Hinz, Emily A. (Boise State University) | Liberty, Lee M. (Boise State University) | Wood, Spencer H. (Boise State University) | Singharajawarapan, Fongsaward (Chiang Mai University) | Udphuay, Suwimon (Chiang Mai University) | Paiyarom, Apichart (Department of Mineral Resources) | Shragge, Jeffrey (the University of Western Australia)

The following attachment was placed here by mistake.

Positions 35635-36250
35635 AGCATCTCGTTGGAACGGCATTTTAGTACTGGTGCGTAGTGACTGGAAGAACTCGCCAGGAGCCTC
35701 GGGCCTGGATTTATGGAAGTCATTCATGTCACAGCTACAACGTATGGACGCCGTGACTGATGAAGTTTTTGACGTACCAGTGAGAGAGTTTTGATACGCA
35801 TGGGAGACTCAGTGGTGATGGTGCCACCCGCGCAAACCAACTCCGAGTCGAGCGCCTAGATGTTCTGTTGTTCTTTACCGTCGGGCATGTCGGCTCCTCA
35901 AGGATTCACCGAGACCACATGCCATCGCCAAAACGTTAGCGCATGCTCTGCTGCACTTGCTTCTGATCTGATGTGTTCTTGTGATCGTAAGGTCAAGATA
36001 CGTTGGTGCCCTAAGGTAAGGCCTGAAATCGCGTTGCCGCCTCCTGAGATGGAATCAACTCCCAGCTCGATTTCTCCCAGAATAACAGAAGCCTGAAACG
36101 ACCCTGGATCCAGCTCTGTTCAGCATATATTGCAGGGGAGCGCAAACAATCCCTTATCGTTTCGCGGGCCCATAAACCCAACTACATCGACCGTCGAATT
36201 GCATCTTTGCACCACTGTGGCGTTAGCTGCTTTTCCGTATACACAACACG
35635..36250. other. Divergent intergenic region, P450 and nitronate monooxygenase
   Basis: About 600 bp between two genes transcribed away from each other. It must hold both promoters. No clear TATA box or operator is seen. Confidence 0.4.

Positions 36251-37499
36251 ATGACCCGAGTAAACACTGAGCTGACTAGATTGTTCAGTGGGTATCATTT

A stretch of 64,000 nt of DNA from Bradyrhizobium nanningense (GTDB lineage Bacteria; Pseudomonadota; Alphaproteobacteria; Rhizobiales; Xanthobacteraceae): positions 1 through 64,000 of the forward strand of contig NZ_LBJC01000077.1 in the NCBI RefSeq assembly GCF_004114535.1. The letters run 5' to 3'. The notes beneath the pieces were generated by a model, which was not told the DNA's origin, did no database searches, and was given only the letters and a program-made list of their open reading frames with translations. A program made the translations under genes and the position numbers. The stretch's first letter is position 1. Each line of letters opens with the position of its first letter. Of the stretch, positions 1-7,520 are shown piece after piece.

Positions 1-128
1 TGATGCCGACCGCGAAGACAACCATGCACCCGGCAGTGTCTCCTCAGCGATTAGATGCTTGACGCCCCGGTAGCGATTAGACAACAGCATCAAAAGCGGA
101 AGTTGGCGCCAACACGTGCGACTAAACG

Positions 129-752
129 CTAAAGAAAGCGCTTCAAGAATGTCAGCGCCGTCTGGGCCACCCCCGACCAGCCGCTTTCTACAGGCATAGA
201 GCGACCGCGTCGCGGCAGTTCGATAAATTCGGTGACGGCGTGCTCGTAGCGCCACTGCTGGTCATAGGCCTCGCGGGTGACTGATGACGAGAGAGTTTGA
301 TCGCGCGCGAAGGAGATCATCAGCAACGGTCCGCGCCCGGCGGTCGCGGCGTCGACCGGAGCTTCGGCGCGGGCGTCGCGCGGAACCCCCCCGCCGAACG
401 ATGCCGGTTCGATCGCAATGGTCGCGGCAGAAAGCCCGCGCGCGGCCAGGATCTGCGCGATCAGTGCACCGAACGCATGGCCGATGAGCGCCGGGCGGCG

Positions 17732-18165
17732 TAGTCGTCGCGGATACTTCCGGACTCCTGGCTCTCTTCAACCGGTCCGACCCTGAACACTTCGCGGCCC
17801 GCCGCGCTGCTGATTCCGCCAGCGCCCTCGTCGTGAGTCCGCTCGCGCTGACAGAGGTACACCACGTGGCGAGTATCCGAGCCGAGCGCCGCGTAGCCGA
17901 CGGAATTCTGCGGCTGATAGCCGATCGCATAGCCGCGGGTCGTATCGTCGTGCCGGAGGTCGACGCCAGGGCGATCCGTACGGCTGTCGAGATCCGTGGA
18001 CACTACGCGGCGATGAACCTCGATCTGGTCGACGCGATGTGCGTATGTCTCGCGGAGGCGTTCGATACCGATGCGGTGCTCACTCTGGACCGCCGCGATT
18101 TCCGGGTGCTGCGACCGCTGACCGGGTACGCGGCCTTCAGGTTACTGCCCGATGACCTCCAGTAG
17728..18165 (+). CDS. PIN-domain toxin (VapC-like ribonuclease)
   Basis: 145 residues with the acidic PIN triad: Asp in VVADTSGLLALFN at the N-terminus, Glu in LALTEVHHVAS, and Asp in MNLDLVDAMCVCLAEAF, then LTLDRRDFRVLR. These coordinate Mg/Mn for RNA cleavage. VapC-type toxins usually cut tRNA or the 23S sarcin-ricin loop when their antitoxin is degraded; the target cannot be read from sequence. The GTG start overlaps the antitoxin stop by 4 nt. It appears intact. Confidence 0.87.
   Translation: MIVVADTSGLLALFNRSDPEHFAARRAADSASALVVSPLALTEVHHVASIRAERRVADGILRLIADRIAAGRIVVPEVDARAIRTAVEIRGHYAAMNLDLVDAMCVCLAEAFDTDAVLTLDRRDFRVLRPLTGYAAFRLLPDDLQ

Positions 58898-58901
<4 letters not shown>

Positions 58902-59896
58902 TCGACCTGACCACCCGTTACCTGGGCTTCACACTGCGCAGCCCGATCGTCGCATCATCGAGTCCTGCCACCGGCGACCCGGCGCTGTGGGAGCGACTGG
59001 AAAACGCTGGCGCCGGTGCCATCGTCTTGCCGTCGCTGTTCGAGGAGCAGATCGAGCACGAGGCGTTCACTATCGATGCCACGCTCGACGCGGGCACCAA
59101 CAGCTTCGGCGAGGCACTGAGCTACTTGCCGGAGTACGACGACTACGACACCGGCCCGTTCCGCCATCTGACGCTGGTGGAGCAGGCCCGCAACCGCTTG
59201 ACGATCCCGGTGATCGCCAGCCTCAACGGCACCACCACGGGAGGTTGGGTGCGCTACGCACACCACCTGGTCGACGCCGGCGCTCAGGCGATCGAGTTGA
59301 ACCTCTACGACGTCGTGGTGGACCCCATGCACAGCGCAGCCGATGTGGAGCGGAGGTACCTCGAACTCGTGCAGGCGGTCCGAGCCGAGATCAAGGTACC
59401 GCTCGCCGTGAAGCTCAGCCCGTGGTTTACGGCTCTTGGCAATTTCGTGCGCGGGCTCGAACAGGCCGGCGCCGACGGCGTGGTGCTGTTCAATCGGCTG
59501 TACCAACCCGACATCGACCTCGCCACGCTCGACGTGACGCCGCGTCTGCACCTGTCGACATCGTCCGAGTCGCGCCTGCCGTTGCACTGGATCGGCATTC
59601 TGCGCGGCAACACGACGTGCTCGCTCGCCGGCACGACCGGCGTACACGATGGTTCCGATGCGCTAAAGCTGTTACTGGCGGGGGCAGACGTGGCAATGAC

Summary As part of the 2010 near-surface geophysics workshop in Chiang Mai, Thailand, local archaeological targets were used as a basis for teaching geophysical data collection, processing, and interpretation techniques. By addressing local issues and interests, the workshop was able to demonstrate to participants and the local community how near-surface geophysics can be applied using simple survey methods and low-cost processing techniques. Introduction The inaugural Geoscientists Without Borders (GWB) funded Southeast Asia geophysics workshop took place from 3-16 January, 2010 in Chiang Mai, Thailand with 41 student participants and 14 instructors at three main field sites with additional data collected in the greater Chiang Mai Basin. The multi-national two week geophysics workshop focused on near-surface archaeological, geological and geohazard issues at sites in the greater Chiang Mai, Thailand area. GWB is a non-profit initiative managed by the SEG Foundation and supported by donations from members and corporate donors. The GWB’s mission is to fund projects that use geophysics to benefit communities and the environment around the world. The workshop consisted of one week of data collection and one week of processing, interpretation, and presentations. While the workshop exposed participants to a suite of geophysical methods and applications, the workshop also allowed local and governmental agencies the chance to investigate the usefulness of geophysics for addressing near-surface problems. At the end of the workshop, participants both orally presented their findings and compiled a publically-available written report for all the data sets and sites. Two archaeological sites, Wiang Kum Kam and Wat Pan Sao, were surveyed by the field camp participants to evaluate the practicality and effectiveness of various geophysical techniques: seismic methods including refraction and reflection (not discussed here), groundpenetrating- radar (GPR), DC resistivity, and magnetic. Furthermore, the geophysical surveys at these two ancient temple sites aimed to locate anthropogenic structures of historical significance. Each student participant contributed to at least one component of data acquisition, processing, interpretation, and presentation of the two sites. While the structural remains at both of these sites were similar in their composition, construction, and general design, the two sites yielded different results and interpretations. Contrasting environmental conditions, such as differences in soil compositions and noise sources at the sites contributed to differences in data quality. Interpretation of data from Wiang Kum Kam yielded no evidence for anthropogenic structures underneath the survey area while the data from Wat Pan Sao shows large areas of amplitude anomalies where additional structures may likely be buried. Methods For the archaeological surveys, we used a 200 MHz GSSI GPR system with constant-offset survey geometry, a Geometrics G858 cesium vapor gradient magnetometer, and a manual ABEM resistivity meter. At Wiang Kum Kam, we laid out 10 m x 10 m survey grids with 2 m overlap to allow for balencing of magnetic data between survey grids. The radar was collected with parallel transverses at 1 m spacing. While we collected profiles using a constant sampling rate instead of an odometer wheel, we marked every 1 m with the GSSI system.